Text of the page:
That being said, while the developers have leaned heavily on their new technology and it works very well in-game, it can't be the whole experience, and with respect to that, Red Faction: Guerrilla does have some minor downsides. For one, the enemy isn't terribly varied, only gaining a scant few new abilities and pieces of hardware to use by the time you're taking them on at the end of the game. The number of EDF you'll fight gets to pretty ridiculous levels at the end, creating a final mission that's maddeningly difficult, but once you develop a strategy it is surmountable and fairly rewarding. Still, these soldiers rarely talk to each other or communicate at all (other than yelling vague threats at Mason), and their AI winds up being functional but nothing spectacular. Hell, if it was all robots under those suits of armor, you'd have a hard time noticing the difference.
And there's another faction on the planet that you'll get tangled up with, and while I don't want to get into too much detail, the mystery surrounding them falls flat pretty much immediately and never really picks itself up. It's too bad, because even just a little added back-story for Mars history would add a lot to this game like it's done for so many Mars-based science fiction stories and movies of the past. And Mars itself is pretty desolate here, and while you'll find plenty of life moving around, it's not quite up to the standards set by Grand Theft Auto IV for atmosphere in an open-world game. I wouldn't really expect the whole playable world to look or feel like that, but maybe at least one major area could have had a more built-up city environment to play around in.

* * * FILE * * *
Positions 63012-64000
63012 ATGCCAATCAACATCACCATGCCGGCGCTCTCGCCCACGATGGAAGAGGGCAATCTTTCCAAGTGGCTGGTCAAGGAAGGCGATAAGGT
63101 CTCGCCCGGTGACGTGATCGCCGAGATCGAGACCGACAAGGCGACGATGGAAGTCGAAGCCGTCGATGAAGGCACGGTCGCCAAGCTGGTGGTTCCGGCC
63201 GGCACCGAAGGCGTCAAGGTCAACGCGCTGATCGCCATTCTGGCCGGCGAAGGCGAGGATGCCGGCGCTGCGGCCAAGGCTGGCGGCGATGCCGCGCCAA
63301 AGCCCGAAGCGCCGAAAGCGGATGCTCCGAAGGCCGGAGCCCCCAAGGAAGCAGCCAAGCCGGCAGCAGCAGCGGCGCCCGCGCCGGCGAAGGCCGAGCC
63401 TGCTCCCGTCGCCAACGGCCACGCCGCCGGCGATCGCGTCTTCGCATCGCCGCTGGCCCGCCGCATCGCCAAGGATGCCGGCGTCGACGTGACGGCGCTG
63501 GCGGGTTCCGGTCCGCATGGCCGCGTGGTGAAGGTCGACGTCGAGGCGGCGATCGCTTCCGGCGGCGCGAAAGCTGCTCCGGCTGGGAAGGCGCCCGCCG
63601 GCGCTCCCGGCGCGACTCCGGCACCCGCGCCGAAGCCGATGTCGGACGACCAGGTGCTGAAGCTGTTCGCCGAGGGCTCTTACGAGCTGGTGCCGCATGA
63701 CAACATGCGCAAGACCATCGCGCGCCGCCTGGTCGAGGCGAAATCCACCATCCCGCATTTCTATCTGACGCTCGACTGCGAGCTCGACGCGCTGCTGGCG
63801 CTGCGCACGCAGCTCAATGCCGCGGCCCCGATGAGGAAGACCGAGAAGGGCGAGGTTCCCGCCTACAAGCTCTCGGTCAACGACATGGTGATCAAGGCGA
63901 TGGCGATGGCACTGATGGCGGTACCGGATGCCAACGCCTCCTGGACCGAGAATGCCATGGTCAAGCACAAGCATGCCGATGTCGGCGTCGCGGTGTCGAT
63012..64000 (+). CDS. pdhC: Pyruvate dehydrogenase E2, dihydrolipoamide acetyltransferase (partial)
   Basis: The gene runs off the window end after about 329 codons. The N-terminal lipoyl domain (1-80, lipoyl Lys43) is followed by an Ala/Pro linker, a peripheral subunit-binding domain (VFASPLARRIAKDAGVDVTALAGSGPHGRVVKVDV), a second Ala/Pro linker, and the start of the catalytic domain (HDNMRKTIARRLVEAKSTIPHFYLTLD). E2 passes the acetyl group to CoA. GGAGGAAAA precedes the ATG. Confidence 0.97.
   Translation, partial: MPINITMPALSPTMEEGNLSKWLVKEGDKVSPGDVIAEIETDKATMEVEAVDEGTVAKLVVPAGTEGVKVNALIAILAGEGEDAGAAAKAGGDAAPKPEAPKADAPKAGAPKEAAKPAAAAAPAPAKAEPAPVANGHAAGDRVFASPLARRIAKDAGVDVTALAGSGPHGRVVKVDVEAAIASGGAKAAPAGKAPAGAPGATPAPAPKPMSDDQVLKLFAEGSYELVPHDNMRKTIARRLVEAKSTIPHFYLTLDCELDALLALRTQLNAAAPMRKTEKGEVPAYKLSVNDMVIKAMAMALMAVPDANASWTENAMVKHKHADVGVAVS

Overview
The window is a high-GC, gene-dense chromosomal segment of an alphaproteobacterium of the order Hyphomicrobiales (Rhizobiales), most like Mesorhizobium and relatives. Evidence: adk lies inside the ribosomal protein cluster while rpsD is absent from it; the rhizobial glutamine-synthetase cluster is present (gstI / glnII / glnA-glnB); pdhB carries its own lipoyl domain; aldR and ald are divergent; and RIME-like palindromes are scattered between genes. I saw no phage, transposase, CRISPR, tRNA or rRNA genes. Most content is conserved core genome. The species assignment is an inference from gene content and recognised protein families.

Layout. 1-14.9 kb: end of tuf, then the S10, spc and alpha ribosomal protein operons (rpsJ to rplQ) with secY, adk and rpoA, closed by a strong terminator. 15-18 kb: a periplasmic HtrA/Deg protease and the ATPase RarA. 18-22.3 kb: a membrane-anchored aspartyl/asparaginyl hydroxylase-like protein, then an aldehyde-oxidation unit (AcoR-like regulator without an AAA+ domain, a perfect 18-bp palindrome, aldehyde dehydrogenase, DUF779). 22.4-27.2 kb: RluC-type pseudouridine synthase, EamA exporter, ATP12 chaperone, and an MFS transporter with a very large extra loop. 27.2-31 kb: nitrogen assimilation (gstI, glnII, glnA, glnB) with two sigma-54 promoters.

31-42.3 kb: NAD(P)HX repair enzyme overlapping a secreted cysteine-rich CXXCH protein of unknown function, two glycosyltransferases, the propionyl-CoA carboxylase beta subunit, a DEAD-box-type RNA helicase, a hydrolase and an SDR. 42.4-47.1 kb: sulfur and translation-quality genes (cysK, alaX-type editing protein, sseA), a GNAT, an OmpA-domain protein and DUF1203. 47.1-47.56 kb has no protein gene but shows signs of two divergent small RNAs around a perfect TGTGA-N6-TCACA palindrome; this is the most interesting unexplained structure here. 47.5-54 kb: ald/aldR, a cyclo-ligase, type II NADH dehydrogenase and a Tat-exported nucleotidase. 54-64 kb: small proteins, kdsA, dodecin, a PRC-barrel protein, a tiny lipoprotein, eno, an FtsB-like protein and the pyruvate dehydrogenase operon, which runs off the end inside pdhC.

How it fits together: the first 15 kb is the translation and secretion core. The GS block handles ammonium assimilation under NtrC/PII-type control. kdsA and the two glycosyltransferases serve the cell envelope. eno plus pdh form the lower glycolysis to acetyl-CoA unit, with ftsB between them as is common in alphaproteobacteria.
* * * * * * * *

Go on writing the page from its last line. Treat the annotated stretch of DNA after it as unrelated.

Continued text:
Luckily, the developers have a few extras in store for when you've completed the campaign. There are a ton of unlockable items and weapons for both single- and multiplayer modes, and after the story is done, the game does continue with pockets of tougher EDF forces (and additional rescue and raid missions are added too). There's a local party-style multiplayer mode called Wrecking Crew where players take turns on different maps trying to cause the most damage in a certain time or with a limited amount of ammo, and while I don't imagine this replacing Wii Sports the next time grandma comes over, it is a fun distraction. Online play consists of some interesting and unique modes, and the GeoMod destruction system works just like in the single player mode. I don't expect Guerrilla to gain the online following that franchises like Halo or Call of Duty have picked up, but it should help to make the game a good value for the money.
While Red Faction: Guerrilla offers a revolutionary new feature that lets you disassemble a building piece by piece in an action setting, it only relies and leans on it just enough to make it an important part of the game and not a crutch or a gimmick. The actual third-person shooting elements don't quite hold up to some of the high standards set by other, slicker games, but the level of destruction available does a fantastic job of making up for it. The extras and multiplayer modes aren't likely to do much for you if you can't get into the single player action, but it's hard not to love a game that lets you destroy a five-story office building with a roof-mounted rocket launcher on a garbage truck.